All that worrying about Carlos Santana back in April and May feels pretty silly now, doesn’t it?
Dating back to June 1, Santana is batting .281 with a .398 on-base percentage and nine home runs – stats which are well above his career averages and more than worthy of the four-hole in the Tribe lineup.
Santana’s performance overshadowed Danny Salazar‘s return to the big leagues – and that’s probably a good thing.
Salazar wasn’t awful, allowing just one run, but he walked three and allowed nine baserunners while failing to get out of the sixth inning. It was certainly an acceptable fill-in start, but not the type of performance to put him back in the conversation to remain a part of this rotation.
On the positive side, Salazar picked up the win and thanks to Santana’s big night, no one really noticed his somewhat shaky performance against the weak-hitting Twins. If nothing else, hopefully it gives Salazar a confidence boost in case he’s needed for another spot start down the stretch.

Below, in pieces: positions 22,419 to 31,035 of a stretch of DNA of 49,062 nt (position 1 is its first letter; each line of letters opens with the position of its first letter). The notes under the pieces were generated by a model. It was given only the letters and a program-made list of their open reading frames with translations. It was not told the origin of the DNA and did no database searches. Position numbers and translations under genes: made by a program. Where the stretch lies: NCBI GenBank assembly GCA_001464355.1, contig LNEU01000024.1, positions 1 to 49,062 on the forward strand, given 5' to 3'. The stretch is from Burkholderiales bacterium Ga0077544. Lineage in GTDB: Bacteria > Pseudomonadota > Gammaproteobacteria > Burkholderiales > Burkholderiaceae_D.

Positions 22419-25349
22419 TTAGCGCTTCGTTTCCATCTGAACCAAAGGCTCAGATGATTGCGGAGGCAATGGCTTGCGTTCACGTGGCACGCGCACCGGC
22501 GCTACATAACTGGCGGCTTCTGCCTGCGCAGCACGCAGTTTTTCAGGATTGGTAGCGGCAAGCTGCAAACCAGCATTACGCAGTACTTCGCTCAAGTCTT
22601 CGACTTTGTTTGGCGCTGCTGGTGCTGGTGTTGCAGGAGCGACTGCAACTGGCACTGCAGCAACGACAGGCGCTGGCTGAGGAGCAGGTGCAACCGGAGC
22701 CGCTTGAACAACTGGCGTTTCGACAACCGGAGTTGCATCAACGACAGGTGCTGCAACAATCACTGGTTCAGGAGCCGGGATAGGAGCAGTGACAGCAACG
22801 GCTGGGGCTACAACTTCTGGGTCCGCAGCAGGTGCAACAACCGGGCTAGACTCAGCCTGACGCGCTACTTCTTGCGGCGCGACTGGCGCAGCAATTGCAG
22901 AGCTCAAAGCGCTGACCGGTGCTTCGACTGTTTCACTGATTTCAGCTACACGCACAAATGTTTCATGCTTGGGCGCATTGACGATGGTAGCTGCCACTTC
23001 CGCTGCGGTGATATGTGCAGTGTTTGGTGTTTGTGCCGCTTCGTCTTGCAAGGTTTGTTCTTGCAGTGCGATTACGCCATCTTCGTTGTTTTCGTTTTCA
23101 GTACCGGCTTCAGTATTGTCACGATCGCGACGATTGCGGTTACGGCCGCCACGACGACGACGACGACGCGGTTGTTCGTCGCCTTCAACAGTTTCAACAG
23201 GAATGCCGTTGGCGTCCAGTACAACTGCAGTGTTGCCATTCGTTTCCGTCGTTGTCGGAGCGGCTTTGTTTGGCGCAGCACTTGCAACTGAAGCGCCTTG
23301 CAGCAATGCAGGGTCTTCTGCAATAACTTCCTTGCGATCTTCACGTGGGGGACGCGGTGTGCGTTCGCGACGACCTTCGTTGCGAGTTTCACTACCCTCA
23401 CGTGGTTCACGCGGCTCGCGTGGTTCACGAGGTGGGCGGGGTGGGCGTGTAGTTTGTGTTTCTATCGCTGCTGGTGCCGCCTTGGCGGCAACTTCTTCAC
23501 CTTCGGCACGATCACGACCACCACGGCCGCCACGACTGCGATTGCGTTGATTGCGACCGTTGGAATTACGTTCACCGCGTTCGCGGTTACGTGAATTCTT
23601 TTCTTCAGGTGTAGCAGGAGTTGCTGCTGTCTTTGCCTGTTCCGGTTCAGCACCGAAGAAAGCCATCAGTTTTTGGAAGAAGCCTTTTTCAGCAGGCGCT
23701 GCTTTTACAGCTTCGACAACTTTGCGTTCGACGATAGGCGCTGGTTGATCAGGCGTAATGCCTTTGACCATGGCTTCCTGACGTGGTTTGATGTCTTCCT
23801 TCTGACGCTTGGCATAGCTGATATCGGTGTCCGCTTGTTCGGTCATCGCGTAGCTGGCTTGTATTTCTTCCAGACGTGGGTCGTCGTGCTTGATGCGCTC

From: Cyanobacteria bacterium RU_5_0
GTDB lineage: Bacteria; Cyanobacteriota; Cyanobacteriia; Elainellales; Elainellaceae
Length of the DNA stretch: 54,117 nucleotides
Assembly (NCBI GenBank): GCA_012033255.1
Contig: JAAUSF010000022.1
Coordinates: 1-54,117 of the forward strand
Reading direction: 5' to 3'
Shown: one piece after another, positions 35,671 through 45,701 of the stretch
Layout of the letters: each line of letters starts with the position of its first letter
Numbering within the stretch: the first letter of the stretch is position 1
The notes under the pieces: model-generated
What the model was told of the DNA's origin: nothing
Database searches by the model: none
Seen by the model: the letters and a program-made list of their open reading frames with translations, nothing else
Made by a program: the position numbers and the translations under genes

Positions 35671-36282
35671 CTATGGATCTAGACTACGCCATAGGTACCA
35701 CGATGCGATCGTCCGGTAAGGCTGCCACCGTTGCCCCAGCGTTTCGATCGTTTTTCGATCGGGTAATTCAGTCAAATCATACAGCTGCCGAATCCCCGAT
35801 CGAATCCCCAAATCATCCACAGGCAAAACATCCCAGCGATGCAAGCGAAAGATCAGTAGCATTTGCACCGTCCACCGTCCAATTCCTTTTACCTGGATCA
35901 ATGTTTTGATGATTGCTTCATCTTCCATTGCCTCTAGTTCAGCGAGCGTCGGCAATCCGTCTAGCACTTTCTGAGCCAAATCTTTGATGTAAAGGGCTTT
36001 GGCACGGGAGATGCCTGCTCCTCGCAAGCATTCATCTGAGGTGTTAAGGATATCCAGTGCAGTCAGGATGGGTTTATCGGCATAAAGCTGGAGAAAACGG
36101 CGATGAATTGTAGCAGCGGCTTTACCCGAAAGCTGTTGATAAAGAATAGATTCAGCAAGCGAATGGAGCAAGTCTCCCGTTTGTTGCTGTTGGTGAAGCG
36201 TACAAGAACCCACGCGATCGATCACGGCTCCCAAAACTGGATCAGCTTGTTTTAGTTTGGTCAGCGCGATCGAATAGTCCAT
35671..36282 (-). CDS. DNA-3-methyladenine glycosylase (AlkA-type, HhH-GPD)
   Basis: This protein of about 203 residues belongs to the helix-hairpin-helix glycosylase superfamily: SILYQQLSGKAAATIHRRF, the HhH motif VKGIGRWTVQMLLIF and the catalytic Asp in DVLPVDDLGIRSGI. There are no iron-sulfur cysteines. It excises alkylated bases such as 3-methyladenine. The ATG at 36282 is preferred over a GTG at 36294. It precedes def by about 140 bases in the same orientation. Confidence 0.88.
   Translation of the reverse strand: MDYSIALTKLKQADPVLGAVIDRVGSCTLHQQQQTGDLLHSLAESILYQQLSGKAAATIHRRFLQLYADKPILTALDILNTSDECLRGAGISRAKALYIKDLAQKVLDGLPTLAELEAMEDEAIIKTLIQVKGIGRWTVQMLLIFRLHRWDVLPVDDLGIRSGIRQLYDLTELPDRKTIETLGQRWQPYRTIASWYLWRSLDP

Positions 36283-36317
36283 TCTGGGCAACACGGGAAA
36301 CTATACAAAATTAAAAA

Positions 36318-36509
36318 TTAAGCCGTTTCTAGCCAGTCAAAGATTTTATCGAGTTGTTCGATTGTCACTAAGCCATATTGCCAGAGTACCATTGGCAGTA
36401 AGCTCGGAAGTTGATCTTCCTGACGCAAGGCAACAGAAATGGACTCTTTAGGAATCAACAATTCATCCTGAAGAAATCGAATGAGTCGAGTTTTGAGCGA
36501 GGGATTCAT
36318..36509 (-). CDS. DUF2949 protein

Other notes and thoughts…
- Santana finished a triple shy of the cycle, and no, that’s not noteworthy (despite Rick Manning‘s obsession with it during the broadcast). It’s the sixth time this season an Indians player has come a triple shy of the cycle and the 118th time in the majors (an average of more than once per day).
- Santana now has eight career home runs at Target Field. Among visiting players, only Jose Bautista and David Ortiz have more.
- Kyle Crockett pitched a scoreless sixth inning, stranding a leadoff runner left behind by Salazar. It was his eighth straight scoreless outing.
- The Indians picked up a win in their 100th game of the season for just the 7th time the last 25 years – one of the most bizarre and fluky stats I’ve seen in awhile.
- Brian Dozier hit his fifth career home run against the Indians, the most all-time by a Twins second baseman. The record was previously held by Johnny Goryl, who has been a member of the Indians organization for over 30 years in a variety of capacities, including third base coach in the 1980s and bench coach during the 1997 World Series.
- Francisco Lindor, who was promoted to Columbus on Monday night, went 1-5 with two strikeouts against the Louisville Bats in his Triple-A debut.